Sep 25, 2012
    Thanks guys!

    I will have to look up those Thunderbolt threads. That's interesting, though, that the applications I use don't need the i7.

    Philipma1957, thanks for the link to that machine, but it's WAAAAY out of my price range :)

    The guys with the 2010 27" has a bunch of interested parties, so I'd have to decide by the morning. argh. Will look up this Thunderbolt issue after dinner.

    keep the advice coming! Thank you!
  11. philipma1957 macrumors 603


    Apr 13, 2010
    Howell, New Jersey
    MISSED the 1300. still thunderbolt and imacs really work well.

    maybe this one at 1469

    the cpu is good not great and the gpu is also good not great. still gives him the 2x thunderbolt option. I can't stress how big thunderbolt can be with an iMac. It is really a stable boot drive if you want. which really opens up the iMac to expansion .
  12. staceyneil thread starter macrumors newbie

    Sep 25, 2012
    OK, so Thunderbolt is cool and all, but not sure it benefits me all that much. I don't have anything hooked up to my computer other than a printer and an external HD for storage, both of which are several years old (USB 2.0?).

    I'm most interested in speed when I have multiple image-heavy files in multiple applications open and am switching between them and saving.

    Sounds like the memory issue is not a big one at all since even with a base model 4GB I can easily add more myself, correct?

    2010 27" w/1TB HD (Craigslist. Applecare till early 2013) $1000
    2011 21.5" w/500GB HD Apple refurb $1000
    2011 21.5" w/1TB HD Apple refurb $1250

    wait another few weeks and hope for the 2012 refresh?? (at which point I would be buying the base model 21.5 for presumably around $1200.)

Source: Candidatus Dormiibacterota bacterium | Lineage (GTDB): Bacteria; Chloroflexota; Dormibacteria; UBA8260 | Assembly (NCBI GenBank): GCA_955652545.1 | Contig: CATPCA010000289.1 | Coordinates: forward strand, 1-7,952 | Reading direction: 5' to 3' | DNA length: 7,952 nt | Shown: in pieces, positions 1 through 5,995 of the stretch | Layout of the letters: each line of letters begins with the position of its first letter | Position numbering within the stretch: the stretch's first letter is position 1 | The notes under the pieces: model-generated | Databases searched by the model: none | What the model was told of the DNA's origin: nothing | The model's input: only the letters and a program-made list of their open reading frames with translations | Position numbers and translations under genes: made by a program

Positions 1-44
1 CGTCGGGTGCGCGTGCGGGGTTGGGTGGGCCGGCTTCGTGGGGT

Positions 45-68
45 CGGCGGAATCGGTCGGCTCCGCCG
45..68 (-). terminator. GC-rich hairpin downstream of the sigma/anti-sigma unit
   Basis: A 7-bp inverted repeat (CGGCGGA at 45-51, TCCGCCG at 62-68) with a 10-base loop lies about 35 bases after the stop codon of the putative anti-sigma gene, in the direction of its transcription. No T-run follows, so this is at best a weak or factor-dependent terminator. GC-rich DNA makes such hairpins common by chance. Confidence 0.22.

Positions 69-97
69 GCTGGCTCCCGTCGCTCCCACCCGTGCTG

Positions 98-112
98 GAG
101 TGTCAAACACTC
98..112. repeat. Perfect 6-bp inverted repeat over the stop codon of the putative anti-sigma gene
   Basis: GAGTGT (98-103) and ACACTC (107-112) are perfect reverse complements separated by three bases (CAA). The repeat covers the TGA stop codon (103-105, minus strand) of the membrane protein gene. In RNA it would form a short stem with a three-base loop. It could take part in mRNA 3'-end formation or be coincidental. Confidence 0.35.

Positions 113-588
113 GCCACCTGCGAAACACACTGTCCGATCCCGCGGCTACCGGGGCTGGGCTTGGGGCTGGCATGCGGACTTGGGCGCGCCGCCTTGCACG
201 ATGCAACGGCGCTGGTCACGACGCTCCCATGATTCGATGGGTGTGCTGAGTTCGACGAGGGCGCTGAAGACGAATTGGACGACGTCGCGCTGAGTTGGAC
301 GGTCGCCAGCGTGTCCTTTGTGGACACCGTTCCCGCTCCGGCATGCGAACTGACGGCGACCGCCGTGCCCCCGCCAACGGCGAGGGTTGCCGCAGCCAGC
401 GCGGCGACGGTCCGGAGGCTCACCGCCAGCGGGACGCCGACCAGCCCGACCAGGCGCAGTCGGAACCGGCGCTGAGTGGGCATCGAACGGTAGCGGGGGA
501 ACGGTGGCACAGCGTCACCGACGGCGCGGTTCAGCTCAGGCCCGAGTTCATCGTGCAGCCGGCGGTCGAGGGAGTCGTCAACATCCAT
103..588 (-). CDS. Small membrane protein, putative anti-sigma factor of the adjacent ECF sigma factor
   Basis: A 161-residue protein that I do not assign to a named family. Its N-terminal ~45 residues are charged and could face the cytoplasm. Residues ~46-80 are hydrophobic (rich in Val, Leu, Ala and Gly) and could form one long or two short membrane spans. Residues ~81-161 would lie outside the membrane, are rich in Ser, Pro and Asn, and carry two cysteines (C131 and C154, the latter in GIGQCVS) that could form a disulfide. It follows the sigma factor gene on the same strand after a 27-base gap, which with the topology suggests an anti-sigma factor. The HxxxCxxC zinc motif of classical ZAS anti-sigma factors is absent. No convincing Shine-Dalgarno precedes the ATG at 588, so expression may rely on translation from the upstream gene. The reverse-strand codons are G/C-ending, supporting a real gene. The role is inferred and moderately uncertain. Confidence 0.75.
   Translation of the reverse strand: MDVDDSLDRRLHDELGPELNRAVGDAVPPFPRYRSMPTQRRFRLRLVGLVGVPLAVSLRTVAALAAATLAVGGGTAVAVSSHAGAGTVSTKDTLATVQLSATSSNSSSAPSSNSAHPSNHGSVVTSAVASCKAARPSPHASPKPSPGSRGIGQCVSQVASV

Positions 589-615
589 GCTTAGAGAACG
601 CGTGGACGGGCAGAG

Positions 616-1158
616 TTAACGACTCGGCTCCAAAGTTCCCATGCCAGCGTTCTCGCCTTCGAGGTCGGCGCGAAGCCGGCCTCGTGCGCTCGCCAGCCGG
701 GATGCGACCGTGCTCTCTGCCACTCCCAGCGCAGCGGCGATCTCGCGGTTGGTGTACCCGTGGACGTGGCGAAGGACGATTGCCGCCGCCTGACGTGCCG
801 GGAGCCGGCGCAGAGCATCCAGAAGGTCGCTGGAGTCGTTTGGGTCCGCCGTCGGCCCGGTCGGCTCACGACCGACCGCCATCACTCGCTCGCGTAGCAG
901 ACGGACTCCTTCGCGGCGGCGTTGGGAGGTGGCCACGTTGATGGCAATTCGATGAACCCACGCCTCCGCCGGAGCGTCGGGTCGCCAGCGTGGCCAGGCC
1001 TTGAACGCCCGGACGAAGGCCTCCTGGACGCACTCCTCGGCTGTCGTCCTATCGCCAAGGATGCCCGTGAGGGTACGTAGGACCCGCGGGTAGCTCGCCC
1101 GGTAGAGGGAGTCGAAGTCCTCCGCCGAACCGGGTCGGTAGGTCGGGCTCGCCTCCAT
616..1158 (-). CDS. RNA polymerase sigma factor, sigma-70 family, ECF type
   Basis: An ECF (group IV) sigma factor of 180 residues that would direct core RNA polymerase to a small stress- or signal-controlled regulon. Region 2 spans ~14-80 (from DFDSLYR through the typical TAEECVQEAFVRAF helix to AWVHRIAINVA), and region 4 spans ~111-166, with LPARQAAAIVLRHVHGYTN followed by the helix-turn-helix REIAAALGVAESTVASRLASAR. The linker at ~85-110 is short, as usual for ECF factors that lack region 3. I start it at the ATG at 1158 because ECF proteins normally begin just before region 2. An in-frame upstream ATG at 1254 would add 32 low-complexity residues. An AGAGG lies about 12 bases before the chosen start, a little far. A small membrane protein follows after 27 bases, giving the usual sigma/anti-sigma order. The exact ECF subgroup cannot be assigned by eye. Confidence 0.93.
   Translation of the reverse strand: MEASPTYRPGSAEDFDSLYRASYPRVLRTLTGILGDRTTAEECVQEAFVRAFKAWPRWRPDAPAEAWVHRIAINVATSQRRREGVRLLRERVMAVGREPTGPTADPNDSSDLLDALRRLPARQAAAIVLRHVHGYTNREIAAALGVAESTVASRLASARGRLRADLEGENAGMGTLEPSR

13. mrmarts macrumors 65816

    Feb 6, 2009
    Melbourne Australia
    I have a 2010 model with 8GB of ram and runs great like my macbook retina
  14. thekev macrumors 604


    Aug 5, 2010
    It's an okay gpu, and it's definitely good enough for the OP's uses. I haven't looked up the OpenCL version supported. Things like fill rates and gaming qualities don't matter at all in the applications cited by the OP. It's pretty much a matter of meeting the OpenGL version requirement. For some gpu accelerated functions to run on the gpu they have a slightly more stringent vram requirement and OpenCL version requirement.

    I know this seems nitpicky, but I caution anyone against saying this. Looking at Apple's history, you can realistically count on 4 years of being supported on the latest OS. What you need to remember is that it's not an issue of raw computation most of the time. Apple tends to drop stuff that doesn't support certain hardware features. A couple things were dropped due to gpu support with mountain lion, but they were basically integrated graphics machines from the time when intel didn't put as much effort into them. Given Apple's heavy focus on OpenCL, that may be another thing that gets some machines in a couple years. It could be OpenCL 1.1 compliant gpu as a hard requirement in some future release. Anyway just don't take anything as a guarantee.